106. The position of Commissioners Tew and Pacheco is that the reduction in utility rates which results when regulatory agencies require the deduction of DFIT from rate base has effectively dedicated the DFIT portion of the property of XXXXX to the public sector. Therefore, in the opinion of Commissioners Tew and Pacheco, if XXXXX cannot earn a return on that (DFIT) portion of its property, then XXXXX should not be required to pay taxes on that (DFIT) portion of its property.
107. Because of the regulatory restrictions on earnings associated with DFIT, Commissioners Tew and Pacheco would require a deduction for DFIT to the extent that it reflects impaired earnings associated with regulation beyond its value as zero-cost capital, although they acknowledge that the exact amount of DFIT attributable to impaired earnings is not ascertainable from the information presented in this case.
108. Commissioners Tew and Pacheco believe that DFIT is similar to government imposed rent controls where a governmental agency has limited the earning potential of a property. These limited earnings by way of governmental mandate have effectively taken a portion of the bundle of rights of the property and assigned that portion of the rights to the public. Therefore, Commissioners Tew and Pacheco believe that Petitioner should not be required to pay taxes on property that is owned by the Public and is not owned by the company.
109. Commissioners Tew and Pacheco are further of the opinion that the regulatory earnings limitations imposed by regulatory agencies because of DFIT are a legitimate form of economic obsolescence, they therefore believe that it may be preferable for the impact of DFIT and other regulatory limitations to be reflected in an economic obsolescence adjustment to the HCLD cost approach indicator of value.
110. Commissioners Tew and Pacheco base their opinion on the fact that virtually all appraisal texts and theory recognize the concept of adjusting for economic obsolescence, and they therefore believe that such an economic obsolescence adjustment is required. This view is applicable to this area of DFIT as well as later discussion relating to the economic obsolescence views of Commissioners Tew and Pacheco.
111. Because of the absence of any studies by the Property Tax Division to account for any economic obsolescence, including regulatory impacts, Commissioners Tew and Pacheco feel that they are left with the only position available to them to account for the economic obsolescence caused by DFIT being to support the deduction for DFIT in the HCLD cost approach indicator of value.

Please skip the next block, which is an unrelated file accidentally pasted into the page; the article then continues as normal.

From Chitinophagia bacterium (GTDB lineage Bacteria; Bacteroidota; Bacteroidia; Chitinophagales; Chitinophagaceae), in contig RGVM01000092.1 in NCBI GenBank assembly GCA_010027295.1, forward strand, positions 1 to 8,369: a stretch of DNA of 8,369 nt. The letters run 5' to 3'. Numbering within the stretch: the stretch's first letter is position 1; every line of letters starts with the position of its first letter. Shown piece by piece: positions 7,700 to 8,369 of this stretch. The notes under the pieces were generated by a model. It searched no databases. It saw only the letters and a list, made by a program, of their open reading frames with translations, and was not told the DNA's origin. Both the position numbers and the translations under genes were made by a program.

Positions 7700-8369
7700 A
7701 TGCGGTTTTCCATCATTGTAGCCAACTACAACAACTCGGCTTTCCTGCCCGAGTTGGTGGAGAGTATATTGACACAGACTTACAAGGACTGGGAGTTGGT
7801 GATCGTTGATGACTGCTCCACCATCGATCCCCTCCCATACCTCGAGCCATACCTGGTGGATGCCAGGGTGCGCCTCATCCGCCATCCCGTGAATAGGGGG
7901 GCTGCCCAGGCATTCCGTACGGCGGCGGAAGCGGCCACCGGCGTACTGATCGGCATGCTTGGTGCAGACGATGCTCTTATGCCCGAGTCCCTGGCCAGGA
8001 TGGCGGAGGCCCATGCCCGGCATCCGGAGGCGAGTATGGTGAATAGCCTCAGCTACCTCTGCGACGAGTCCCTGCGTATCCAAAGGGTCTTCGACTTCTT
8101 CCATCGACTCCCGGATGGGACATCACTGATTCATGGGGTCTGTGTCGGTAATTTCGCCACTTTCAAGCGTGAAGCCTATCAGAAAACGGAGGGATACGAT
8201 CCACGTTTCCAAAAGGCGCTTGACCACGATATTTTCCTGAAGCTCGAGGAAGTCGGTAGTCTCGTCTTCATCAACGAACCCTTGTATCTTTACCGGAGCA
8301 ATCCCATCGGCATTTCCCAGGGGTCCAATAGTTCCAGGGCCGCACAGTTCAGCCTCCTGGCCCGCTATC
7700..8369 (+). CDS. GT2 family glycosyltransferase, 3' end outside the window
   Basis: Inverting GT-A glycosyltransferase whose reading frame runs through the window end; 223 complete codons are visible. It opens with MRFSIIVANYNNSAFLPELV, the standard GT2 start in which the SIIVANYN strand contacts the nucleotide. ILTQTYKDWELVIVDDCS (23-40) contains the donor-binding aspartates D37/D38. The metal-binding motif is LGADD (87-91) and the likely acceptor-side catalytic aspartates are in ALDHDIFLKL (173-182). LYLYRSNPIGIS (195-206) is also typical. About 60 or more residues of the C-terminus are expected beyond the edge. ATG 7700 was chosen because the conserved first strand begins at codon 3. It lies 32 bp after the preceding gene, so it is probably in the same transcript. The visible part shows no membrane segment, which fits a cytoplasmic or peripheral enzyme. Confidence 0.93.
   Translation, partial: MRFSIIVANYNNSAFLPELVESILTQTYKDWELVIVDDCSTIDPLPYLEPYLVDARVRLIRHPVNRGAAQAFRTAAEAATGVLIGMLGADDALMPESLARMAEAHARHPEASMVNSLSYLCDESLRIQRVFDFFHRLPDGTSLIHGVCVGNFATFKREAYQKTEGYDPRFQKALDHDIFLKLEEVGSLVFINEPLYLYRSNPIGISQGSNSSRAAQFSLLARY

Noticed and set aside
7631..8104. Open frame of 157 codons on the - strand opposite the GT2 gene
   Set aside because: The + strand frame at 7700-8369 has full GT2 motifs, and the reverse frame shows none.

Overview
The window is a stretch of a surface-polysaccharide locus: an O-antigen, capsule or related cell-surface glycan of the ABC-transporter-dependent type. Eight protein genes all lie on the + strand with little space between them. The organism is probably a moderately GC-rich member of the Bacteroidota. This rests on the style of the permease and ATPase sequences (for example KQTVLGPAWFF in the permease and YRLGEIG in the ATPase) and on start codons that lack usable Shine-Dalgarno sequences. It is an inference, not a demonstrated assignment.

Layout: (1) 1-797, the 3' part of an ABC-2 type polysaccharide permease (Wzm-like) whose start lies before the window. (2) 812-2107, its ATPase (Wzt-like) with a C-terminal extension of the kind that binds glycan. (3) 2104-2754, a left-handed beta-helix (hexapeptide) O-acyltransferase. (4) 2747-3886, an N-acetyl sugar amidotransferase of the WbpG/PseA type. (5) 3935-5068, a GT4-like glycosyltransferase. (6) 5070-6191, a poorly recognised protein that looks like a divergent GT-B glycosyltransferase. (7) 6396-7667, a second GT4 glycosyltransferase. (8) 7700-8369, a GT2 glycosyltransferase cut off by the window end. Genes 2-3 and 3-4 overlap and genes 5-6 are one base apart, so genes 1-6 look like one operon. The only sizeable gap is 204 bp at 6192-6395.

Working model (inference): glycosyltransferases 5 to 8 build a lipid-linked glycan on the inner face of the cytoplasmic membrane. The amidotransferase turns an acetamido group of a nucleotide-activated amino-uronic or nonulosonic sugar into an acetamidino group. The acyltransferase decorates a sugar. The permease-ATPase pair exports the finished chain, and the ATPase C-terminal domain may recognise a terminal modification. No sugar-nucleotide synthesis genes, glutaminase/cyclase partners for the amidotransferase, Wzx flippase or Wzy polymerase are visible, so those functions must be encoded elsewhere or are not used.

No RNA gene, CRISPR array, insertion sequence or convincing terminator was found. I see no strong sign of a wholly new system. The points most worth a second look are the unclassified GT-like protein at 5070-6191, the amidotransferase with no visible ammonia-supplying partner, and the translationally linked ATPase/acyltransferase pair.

112. The position of Commissioners Oveson and Shearer is that the “value” which is associated with the funds which are booked by the utility as DFIT have been effectively transferred to the utility’s ratepayers in the form of lower utility rates. If the value of income producing property is determined by the future income to be produced by the property, then a portion of the value of the property of XXXXX resides with the utility and will be returned to the utility in the form of future income, but another portion of the value of the property resides with the ratepayers and will be returned to the ratepayers in the form of lower utility rates to those ratepayers. Commissioners Oveson and Shearer further believe that to determine the total value of the fee simple interest of the property, the portion of the total value belonging to XXXXX must be added to the portion of the total value belonging to the ratepayers. The Utah Constitution and the statutes of the state require that “All tangible taxable property shall be assessed and taxed at a uniform and equal rate on the basis of its fair market value....” (Utah Code Ann. §59-2-103(1).) If DFIT is deducted from the HCLD cost approach value, then in the opinion of Commissioners Oveson and Shearer, the property is being taxed at less than its fair market value. Commissioners Oveson and Shearer would determine that DFIT should not be deducted from the HCLD cost approach indicator of value.
113. XXXXX cost approach adjusted net book (HCLD) value by subtracting the full amount of DFIT in the same manner ordered by the Commission in Northwest Pipeline and followed by the Division in its original assessments of XXXXX and all other rate base regulated utility companies in Utah for tax year XXXXX. If the Commission did not allow the deduction of DFIT to XXXXX for XXXXX, it would be faced with an equalization issue. Since all other rate base/rate of return regulated utilities had their HCLD cost approach values determined by deduction of DFIT from the net book value for the taxable year XXXXX, then XXXXX would be treated discriminatorily if it were not allowed the same deduction for DFIT. Utah Code Ann. §59-2-103(1), supra, which requires that property be assessed at its fair market value, also requires that property must be assessed “at a uniform and equal rate.” Therefore, the Commission determines that for XXXXX, and any other years for which DFIT, was deducted in determining the HCLD cost approach value for other rate base/rate of return regulated utilities, the uniform and equal provision must supersede the requirement to value the property at its fair market value. Accordingly, for any such years, DFIT should continue to be deducted from the HCLD cost approach value of the property of XXXXX.